He also points out that the business is becoming more broad: “Podcast tours are doing great, comedy has never been hotter, theater is fantastic, speaker series are doing great, the exhibition business – think about the Bowie show – has never been better attended.” Light points out that with the record business finding its footing through streaming, it’s a “wonderful moment to be in the business.”

Light’s optimism stems from the unique value proposition of live events. “The explosion of technology and the attachment to the device you text and watch everything through has created this counterbalance of wanting to experience something with humanity, wanting to be part of something live,” he says. “The two go hand in hand, so that communal experience of live events becomes more and more important in people’s lives. It’s the one thing you can’t duplicate on a screen.”

Barrie Marshall of London-based Marshall Arts, who this year had Pink and Sir Paul McCartney on our Top 100 Worldwide Tours, pegged the increase in live music to a larger social good. “It seems more people are buying tickets, knowing that they are going to have a great night out with people who are there for the same reason – to have a positive time,” Marshall said in an email. He explained that at shows, “Everyone is united in the music of their chosen event – and for a while at least, putting problems to one side. … Music remains the universal language and I think we can all be glad about that.”

While anecdotally and by all data indicators, the 2018 live market was go-go-go, several of the live execs spoke of challenges. “Ticketing issues probably would be my greatest frustration,” one said. “There’s inconsistencies with the system, a lot of times we’re losing to bots which slow things down and people can’t get in and they haven’t figured it out yet.” This was a sentiment shared by others.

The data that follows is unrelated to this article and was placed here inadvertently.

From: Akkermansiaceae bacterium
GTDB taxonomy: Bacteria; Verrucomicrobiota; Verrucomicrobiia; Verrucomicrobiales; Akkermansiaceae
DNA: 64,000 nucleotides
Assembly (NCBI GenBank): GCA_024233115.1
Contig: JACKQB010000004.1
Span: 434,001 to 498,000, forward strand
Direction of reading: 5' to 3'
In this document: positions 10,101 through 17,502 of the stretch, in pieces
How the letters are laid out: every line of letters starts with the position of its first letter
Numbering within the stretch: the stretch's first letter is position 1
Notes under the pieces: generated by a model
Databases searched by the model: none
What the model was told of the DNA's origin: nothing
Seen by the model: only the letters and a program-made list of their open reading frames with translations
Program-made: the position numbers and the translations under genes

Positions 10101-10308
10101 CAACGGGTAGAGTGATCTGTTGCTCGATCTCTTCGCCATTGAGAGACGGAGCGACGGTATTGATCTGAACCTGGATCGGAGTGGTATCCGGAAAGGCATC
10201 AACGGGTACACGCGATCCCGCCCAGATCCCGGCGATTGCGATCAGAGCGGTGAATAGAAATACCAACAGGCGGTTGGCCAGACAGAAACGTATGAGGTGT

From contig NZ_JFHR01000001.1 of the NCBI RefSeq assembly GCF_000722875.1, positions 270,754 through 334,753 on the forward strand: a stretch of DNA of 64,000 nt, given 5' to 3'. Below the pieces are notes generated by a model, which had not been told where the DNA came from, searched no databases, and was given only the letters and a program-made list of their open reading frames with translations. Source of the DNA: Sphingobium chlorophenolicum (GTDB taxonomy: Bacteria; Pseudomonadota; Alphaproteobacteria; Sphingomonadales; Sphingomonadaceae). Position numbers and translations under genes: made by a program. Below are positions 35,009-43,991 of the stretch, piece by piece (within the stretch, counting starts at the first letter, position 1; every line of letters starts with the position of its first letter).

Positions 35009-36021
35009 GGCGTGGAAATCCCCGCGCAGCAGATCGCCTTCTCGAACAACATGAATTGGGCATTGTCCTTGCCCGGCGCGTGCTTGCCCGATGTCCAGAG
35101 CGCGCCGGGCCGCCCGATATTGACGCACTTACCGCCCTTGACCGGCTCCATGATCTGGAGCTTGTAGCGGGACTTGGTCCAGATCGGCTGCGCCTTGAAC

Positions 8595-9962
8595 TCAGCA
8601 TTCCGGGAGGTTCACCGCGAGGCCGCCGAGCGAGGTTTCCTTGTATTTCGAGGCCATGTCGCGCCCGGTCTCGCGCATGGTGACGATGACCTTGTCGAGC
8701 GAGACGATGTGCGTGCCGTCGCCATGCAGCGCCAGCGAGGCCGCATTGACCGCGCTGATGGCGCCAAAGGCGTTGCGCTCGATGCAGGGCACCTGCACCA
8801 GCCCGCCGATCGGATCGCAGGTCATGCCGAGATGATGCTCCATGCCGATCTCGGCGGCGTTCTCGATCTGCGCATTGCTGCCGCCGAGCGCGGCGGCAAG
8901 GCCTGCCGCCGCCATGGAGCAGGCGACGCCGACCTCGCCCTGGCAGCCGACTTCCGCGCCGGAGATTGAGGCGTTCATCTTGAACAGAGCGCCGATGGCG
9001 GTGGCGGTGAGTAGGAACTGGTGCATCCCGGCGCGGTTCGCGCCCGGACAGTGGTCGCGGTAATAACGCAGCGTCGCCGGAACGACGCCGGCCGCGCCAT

CAA’s Light mentioned several challenges. “The amount of tours, you want to be constantly conscious of cannibalizing the marketplace and making sure there’s enough room for everything. Directing traffic for all the agents and promoters is important. Continually being very vigilant about ticket pricing, you want to make sure you’re in touch with your fans and the pricing is right but at the same time not let the secondary market take the artists’ money – it’s a very delicate balance.” Another challenge the head of CAA music broached was the issues of breaking through so much clutter and information coming at consumers. 

As for 2019, every exec interviewed for this was incredibly optimistic. “Another big year,” is what Arfa forecasted for next year. Hodges, too, said 2019 looks to be another up year. “It’s a crazy thing,” he said, “but it’s only Dec. 12 and my team’s already got 100 shows confirmed in the next year. We are off to a good start.” 

Perhaps, then, it’s only fitting that we end on those immortal words to live by as sung by Tegan and Sara and written by Shawn Patterson, Jo Li and The Lonely Island and produced by the great Mark Mothersbaugh: 
Everything is awesome, everything is cool when you’re part of a team
Everything is awesome, when you’re living out a dream
Everything is better when we stick together
Some have said you and I are gonna win forever?
Let’s party forever!